The Interaction of Early Growth Response Gene 1 and Myocyte Enhancer Factor 2C in the Murine Brain Cortex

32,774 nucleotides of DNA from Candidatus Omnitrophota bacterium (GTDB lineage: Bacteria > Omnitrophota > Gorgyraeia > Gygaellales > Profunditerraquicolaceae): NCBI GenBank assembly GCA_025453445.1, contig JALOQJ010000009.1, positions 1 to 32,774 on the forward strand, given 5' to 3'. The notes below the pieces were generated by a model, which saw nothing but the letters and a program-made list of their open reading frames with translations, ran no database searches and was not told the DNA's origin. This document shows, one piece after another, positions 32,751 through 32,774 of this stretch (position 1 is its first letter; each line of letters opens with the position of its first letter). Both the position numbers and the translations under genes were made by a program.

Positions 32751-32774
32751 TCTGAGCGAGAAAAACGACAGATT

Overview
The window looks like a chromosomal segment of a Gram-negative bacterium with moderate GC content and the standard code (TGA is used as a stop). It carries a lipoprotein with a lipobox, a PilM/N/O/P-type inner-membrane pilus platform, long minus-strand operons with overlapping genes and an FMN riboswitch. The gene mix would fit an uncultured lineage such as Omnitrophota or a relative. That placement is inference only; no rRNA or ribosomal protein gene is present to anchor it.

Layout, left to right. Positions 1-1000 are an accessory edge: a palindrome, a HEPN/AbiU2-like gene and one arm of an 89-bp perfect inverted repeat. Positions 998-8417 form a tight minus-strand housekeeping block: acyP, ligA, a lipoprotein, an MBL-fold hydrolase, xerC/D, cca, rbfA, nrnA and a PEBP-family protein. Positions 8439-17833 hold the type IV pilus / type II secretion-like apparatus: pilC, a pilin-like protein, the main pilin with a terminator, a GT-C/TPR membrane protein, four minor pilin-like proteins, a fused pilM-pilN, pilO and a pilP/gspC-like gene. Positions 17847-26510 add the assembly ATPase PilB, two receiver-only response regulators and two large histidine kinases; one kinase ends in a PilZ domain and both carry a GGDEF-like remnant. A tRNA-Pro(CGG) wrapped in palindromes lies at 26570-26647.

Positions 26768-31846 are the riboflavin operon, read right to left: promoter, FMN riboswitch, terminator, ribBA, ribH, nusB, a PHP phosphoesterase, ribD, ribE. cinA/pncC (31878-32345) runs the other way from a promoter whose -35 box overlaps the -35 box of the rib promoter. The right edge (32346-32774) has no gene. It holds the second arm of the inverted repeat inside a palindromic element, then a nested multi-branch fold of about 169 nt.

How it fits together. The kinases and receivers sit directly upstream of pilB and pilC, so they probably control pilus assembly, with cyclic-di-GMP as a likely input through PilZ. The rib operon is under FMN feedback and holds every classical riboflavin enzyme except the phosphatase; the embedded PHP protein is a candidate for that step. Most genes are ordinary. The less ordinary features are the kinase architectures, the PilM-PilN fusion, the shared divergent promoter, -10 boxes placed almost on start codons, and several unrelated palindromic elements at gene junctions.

Early growth response gene – 1 (Egr1) encodes a protein widely present in mammalian body, such as connective tissue, cardiac tissue, the liver, and the brain. As a transcription factor (TF), it is involved in processes that take place in the endocrine, digestive, immune, musculo-skeletal and central nervous systems, for instance, B cell maturation upon B cell receptor activation, tendon repair upon mechano-stimulation, and long-term spatial memory formation. In mammalian brains, EGR1 controls the responses to environmental stimuli such as chronic stress and physical contact. It also participates in processes such as long-term memory consolidation and synapse re-structuring. It plays a role in enacting responses and qualities of gene transcription cascades upon neuronal stimulation. Inside the epigenetic realm, EGR1 recruits Ten-eleven translocation methylcytosine dioxygenase 1 (TET1) to remove DNA methylation at target loci. Due to its critical functions during brain development and upon neuronal activation, mis-regulation of EGR1 is associated with neuropsychological disorders such as post-traumatic stress disorder (PTSD) and schizophrenia (SCZ) in humans. In this study, we performed bioinformatics analysis with brain methylomes and predicted EGR1 may interact with myocyte enhancer factor 2C (MEF2C), which is known to be involved in many similar processes as EGR1, such as synapse architecture, cell migration, and learning and memory. EGR1 and MEF2C ChIP-seq data derived from mouse frontal cortex suggest these two proteins may regulate a common set of downstream genes. To begin, co-immunoprecipitation experiments were performed with HEK293T cells co-transfected with EGR1-FLAG and MEF2C-HA tagged constructs, allowing for specific interaction identification without endogenous protein expression interference. Furthermore, co-immunoprecipitation experiments performed with brain tissues additionally indicated the two proteins interact with each other endogenously. Altogether, this study provides protein-protein interaction evidence for EGR1 and MEF2C in cultured HEK293 cells and in the cortices of adult male mice. This information provides a foundation for future examinations of how these two TFs interact to initiate cascading events following neuronal stimulation.